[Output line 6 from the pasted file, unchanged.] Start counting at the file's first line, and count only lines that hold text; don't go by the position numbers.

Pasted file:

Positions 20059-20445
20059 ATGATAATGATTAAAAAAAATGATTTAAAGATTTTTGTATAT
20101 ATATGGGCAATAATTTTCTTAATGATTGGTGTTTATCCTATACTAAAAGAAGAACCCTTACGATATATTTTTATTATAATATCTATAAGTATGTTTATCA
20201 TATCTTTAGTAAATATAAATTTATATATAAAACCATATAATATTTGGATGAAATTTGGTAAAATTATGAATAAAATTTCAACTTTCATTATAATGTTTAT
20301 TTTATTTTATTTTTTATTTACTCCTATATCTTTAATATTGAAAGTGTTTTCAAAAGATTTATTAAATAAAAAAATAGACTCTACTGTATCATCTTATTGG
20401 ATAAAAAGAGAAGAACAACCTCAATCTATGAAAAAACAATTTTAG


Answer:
20401 ATAAAAAGAGAAGAACAACCTCAATCTATGAAAAAACAATTTTAG